Positions 256 and 265 in P2Y12 are reported to be associated with a congenital bleeding phenotype [38]. Interestingly, substitutions of both R256Q and R265W are demonstrated to contribute to a decrease in platelet aggregation, but separately they cause only a minor change in P2Y12 activity [16,38]. We did not attempt to generate the double mutant receptor, but substitution of either position led to a significant decrease in activity (from twofold lower to total abolishment of function). We might have observed this effect because of the higher efficiency and specificity of the yeast expression system, as discussed above, but additional explanations might exist. Studies have demonstrated the role of P2Y1 hetero-oligomerization and its impact on ligand-binding properties [39,40]. If we assume that P2Y12, in mammalian cells as well as in vivo, forms dimers with other GPCRs that alter the ligand-binding cavity structure, the double mutant (R256Q and R265W) could decrease ligand binding, whereas a single substitution might not substantially change binding because a more stable structure is formed by hetero-oligomerization. In yeast, however, stabilization by hetero-oligomerization might not take place because of a lack of other endogenously expressed GPCRs.

To estimate the involvement of the analysed amino acids in antagonist binding, we tested the competitive P2Y12 antagonist AR-C66096 on a selected set of mutants. For the majority of substitutions at the E181 and R256 positions, we observed an increase in the dose ratio at 1 μm AR-C66096 (Table 1 and Fig. S2), indicating that none of these amino acids had a strong prevalence for AR-C66096 binding. In the case of R265K, R265A and R265S substitutions, no significant shifts in ADP response curves were observed, indicating that R265 may be more important for antagonist recognition.

In conclusion, we demonstrated that substitutions at positions 181, 256, 265 and 280 alter the functional activity of P2Y12 in a specific manner, and that these positions are likely to be important for structural and functional modelling of the purinergic receptors. These results can be useful for development of novel antiplatelet agents.

Materials and methods

Cloning of P2RY12 and construction of mutant libraries

The P2RY12 gene was cloned from anonymous human DNA, using primers P2RY12-Fw (CCAAAAGCTTATGCAAGCCGTCGACAACCT) and P2RY12-Rs (TA CTCGAGTTACATTGGAGTCTCTTCATTT) (Metabion, Martinsried, Munich, Germany) containing restriction sites HindIII and XhoI (underlined) and were cloned directly into the yeast shuttle vector p426TEF with the URA gene for auxotrophic selection [41]. Consistency of the cloned sequence to the P2RY12 gene (ID: 64805 in GenBank) was confirmed by sequencing. Mutant P2RY12 libraries were constructed by PCR using a QuikChange II XL Site-Directed Mutagenesis Kit (Stratagene, Santa Clara, Canada) and oligonucleotides E181rand-Fw (CATGCCAGACTAGACCGAANNNTGATTTAAGGAAAGAGCA), E181rand-Rs (TGCTCTTTCCTTAAATCANNNTTCGGTCTAGTCTGGCATG), K280rand-Fw (TAACCACAGAGTGCTCTCNNNCACATAGAACAGAGTATT), K280rand-Rs (AATACTCTGTTCTATGTGNNNGAGAGCACTCTGTGGTTA), R256rand-Fw (TCAGGGTGTAAGGAATNNNGGCAAAATGGAAAGGAAC), R256rand-Rs (GTTCCTTTCCATTTTGCCNNNATTCCTTACACCCTGA), R265rand-Fw (CAGTGCAGTCAAAGACATCNNNGGTTTGGCTCAGGGTGT) and R265rand-Rs (ACACCCTGAGCCAAACCNNNGATGTCTTTGACTGCACTG) (Metabion) with randomized trinucleotides (in bold) corresponding to amino acids E181, K280, R256, R265 of P2Y12R and the p426-TEF–P2RY12 construct serving as DNA template. To confirm the heterogeneity of the randomized products, we used direct sequencing with primers P2RY12-Fw and P2RY12-Rs with 3130xl Genetic Analyser (Applied Biosystems, Carlsbad, CA, USA).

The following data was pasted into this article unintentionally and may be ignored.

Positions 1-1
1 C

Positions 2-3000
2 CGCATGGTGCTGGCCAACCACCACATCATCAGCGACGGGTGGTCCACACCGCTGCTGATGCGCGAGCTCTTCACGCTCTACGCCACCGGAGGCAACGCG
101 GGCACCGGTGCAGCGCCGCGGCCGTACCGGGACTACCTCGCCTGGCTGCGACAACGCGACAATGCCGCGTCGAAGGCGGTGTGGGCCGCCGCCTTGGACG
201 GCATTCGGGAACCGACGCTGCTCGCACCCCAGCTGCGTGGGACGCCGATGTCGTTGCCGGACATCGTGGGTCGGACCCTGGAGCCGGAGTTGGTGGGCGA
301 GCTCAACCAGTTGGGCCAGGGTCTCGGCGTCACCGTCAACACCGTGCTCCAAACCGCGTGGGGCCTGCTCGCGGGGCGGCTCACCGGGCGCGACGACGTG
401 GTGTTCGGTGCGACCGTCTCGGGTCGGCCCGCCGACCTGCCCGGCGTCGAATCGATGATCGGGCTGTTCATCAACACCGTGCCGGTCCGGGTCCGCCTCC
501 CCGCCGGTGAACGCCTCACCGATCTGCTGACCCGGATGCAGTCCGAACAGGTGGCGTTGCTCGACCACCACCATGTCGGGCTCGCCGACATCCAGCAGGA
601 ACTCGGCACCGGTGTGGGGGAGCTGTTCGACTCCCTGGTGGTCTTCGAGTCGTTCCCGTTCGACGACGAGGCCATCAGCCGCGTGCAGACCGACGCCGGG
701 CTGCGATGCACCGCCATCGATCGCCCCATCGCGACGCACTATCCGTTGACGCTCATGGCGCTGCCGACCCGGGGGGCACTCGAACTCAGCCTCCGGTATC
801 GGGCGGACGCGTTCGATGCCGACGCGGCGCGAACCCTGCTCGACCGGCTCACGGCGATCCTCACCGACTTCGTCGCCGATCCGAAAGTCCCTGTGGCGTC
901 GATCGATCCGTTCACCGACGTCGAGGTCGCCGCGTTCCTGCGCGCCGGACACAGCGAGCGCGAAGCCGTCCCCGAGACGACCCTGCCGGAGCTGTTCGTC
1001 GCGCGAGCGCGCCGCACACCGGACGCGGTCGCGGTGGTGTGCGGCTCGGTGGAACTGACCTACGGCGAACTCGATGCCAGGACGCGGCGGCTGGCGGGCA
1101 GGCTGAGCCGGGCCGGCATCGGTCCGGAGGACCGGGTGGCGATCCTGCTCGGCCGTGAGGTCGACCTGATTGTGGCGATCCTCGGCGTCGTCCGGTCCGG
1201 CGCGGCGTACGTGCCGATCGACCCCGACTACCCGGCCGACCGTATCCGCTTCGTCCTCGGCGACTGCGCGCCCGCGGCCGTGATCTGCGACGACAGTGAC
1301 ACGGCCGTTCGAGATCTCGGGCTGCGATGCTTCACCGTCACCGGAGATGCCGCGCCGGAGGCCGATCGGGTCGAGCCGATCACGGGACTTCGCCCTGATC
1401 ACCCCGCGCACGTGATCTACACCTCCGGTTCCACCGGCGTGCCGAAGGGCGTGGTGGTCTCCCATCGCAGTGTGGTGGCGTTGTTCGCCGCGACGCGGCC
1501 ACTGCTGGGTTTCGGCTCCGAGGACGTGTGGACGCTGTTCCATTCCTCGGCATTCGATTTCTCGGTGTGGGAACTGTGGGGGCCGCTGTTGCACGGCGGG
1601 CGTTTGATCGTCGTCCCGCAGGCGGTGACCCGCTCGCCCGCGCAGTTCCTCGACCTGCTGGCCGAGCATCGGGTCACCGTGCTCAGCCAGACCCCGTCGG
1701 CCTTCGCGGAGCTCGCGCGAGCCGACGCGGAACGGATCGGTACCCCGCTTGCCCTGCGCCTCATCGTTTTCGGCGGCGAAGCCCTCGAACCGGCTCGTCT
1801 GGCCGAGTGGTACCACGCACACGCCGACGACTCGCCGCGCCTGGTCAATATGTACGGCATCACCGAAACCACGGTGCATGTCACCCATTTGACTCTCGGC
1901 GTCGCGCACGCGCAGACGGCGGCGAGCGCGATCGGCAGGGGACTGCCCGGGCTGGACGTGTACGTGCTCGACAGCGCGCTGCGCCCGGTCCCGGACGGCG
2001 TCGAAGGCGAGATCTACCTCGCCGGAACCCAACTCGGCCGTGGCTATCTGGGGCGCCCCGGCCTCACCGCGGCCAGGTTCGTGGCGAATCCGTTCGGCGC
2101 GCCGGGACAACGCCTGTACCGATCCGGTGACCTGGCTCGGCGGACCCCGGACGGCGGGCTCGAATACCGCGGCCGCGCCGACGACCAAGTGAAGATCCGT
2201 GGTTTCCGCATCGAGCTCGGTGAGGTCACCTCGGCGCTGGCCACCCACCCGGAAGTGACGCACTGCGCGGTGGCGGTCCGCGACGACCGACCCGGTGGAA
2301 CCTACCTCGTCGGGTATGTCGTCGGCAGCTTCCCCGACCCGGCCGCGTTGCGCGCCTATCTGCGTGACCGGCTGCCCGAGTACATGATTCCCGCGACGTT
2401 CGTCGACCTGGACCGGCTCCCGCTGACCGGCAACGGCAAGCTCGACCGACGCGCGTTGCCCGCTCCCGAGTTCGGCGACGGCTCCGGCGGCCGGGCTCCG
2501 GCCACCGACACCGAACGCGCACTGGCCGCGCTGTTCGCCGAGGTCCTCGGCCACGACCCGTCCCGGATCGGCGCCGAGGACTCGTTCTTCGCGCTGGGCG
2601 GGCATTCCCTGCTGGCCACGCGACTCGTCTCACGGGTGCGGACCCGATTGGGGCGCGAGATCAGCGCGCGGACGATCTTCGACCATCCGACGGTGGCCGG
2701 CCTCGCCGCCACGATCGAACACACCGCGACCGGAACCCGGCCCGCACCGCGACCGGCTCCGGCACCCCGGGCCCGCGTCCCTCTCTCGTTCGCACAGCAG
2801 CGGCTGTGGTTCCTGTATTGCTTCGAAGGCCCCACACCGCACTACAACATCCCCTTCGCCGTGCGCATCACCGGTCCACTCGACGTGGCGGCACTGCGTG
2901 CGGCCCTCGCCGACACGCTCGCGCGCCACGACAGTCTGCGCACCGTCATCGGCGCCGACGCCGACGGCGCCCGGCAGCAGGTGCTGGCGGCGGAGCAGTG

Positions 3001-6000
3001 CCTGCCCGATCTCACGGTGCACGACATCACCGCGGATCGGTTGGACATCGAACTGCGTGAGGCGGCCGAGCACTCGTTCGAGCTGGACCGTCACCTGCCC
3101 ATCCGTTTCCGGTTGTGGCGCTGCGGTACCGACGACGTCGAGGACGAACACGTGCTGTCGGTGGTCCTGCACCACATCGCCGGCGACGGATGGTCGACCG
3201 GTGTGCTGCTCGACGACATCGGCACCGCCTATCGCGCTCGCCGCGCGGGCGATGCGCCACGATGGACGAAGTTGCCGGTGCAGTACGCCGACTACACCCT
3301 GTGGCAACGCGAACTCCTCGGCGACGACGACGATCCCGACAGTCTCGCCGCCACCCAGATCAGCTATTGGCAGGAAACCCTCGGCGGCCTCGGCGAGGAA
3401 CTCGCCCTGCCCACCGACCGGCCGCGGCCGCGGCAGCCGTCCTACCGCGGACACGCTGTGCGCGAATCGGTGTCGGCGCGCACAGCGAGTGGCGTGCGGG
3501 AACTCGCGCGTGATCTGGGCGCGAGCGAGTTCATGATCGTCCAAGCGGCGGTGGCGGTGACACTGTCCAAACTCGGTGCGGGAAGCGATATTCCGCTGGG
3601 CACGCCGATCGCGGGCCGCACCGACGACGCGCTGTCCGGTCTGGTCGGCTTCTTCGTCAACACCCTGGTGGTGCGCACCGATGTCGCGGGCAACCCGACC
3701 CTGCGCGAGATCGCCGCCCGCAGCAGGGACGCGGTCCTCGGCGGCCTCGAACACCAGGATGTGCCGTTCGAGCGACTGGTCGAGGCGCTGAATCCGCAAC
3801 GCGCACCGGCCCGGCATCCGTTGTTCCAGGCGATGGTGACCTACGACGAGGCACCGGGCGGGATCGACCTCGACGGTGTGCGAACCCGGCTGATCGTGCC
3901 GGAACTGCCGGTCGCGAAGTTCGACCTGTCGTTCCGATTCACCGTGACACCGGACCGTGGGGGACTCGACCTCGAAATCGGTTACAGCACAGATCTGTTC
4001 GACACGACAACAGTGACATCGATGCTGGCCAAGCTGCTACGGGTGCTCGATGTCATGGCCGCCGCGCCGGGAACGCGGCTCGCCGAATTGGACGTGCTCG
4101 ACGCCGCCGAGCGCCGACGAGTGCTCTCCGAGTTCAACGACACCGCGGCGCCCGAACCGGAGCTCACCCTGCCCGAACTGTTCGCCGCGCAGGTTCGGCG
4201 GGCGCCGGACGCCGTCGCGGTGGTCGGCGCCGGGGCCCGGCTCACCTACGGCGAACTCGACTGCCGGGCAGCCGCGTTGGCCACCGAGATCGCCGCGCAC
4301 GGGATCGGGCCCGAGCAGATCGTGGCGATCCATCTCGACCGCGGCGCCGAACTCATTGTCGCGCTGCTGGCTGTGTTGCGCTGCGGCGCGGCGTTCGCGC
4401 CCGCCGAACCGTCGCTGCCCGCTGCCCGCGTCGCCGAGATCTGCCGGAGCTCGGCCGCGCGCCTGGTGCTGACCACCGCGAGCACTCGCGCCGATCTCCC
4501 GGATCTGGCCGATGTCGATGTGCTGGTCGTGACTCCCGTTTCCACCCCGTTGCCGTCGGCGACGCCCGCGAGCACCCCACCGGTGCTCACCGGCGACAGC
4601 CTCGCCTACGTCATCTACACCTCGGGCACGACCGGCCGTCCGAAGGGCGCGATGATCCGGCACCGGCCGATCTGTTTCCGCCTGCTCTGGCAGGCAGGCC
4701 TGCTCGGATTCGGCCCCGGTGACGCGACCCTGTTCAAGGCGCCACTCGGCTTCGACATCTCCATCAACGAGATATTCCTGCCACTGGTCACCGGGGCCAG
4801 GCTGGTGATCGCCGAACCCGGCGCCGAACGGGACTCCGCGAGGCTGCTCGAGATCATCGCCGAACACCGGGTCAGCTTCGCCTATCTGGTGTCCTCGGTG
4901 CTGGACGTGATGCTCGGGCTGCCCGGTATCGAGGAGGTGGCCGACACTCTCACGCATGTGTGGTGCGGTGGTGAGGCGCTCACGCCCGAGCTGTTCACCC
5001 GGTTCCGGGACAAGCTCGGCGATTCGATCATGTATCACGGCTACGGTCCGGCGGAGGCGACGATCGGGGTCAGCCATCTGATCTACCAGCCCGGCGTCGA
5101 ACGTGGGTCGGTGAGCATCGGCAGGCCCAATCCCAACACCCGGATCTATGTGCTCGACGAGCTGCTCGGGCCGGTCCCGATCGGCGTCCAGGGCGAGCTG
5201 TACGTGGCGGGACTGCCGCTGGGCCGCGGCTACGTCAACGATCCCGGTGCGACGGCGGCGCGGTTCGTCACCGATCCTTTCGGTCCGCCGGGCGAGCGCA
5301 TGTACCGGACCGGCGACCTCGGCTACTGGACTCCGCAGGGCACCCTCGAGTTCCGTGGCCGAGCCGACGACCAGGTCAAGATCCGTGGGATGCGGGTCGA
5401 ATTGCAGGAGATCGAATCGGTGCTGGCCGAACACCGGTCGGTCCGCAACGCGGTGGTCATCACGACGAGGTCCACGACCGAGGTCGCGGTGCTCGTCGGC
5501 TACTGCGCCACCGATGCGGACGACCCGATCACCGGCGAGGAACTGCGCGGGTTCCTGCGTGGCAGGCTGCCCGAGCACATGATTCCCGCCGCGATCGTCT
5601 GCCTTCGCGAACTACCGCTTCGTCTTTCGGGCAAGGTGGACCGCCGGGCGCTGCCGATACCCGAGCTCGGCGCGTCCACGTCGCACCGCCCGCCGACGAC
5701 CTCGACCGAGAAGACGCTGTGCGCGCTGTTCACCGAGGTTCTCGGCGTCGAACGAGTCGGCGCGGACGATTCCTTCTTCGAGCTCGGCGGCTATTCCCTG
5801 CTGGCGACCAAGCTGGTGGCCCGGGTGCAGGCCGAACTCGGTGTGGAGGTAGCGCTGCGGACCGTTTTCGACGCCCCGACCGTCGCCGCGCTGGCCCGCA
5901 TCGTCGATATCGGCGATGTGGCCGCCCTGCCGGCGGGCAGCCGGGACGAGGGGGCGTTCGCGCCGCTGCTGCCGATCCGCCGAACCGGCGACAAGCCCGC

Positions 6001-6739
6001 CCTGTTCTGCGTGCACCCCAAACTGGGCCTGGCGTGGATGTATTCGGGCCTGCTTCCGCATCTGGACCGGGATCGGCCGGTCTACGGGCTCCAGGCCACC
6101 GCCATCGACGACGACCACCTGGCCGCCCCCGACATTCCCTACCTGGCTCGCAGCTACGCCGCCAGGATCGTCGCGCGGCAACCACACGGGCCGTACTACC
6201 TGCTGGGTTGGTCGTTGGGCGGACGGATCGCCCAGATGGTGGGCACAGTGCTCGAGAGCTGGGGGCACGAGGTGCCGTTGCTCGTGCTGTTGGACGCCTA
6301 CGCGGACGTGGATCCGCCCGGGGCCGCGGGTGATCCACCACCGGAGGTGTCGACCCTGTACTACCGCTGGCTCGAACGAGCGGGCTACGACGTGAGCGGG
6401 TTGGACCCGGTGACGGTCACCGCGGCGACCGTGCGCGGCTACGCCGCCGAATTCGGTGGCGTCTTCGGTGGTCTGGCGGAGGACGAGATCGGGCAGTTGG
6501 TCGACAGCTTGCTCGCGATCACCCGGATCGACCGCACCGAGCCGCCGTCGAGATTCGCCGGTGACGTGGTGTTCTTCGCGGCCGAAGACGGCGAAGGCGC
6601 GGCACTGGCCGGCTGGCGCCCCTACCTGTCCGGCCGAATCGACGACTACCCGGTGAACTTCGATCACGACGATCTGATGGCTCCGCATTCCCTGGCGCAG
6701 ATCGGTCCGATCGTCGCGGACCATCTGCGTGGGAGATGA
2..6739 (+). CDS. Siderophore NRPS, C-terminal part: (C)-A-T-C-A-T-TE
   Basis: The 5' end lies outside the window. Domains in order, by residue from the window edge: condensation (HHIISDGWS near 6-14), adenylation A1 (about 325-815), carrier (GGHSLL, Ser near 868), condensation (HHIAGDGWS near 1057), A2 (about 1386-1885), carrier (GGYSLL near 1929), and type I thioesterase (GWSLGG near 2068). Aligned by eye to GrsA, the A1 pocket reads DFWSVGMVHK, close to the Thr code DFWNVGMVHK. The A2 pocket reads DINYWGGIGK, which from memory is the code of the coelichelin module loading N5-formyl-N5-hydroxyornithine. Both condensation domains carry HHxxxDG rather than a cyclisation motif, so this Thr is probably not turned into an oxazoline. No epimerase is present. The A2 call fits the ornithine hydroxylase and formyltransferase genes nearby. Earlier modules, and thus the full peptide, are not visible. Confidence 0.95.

Yeast transformation

Yeast cell maintenance, transformation and functional activation of recombinant receptors were as described previously [42]. Briefly, yeast S. cerevisiae strain MMY23 with genotype: MATa his3 leu2 trp1 ura3 can1 gpa1Δ::Gs far1Δ::ura3 sst2Δ::ura3 Fus1::FUS1-HIS3 LEU::FUS1-lacZ ste2Δ::G418R, was kindly provided by SJ Dowell (GlaxoSmithKline Medicines Research Centre, Hertfordshire, UK) [43]. This strain expresses the Gi subunit, and has a receptor activation system fused to a specific signalling pathway with reporter genes for β-galactosidase production and histidine synthesis.

Yeast cells were grown overnight in 4 mL YPD medium (20 g·L−1 bactotryptone, 10 g·L−1 yeast extract; Difco Laboratories, Franklin Lakes, NJ, USA). Transformations with vectors containing the randomized libraries were carried out in 100 mm lithium acetate (Sigma, Deisenhofen, Germany) with 0.2 mg·mL−1 salmon sperm DNA (Sigma, St. Louis, MO, USA), with heat shock for 40 min and growth on SC agar (1.92 g·L−1 yeast synthetic drop-out medium supplement without uracil, 1.7 g·L−1 yeast nitrogen base, 5 g·L−1 ammonium sulfate, 2% glucose, 16.67 g·L−1 agar; Sigma).

Functional activation of recombinant receptors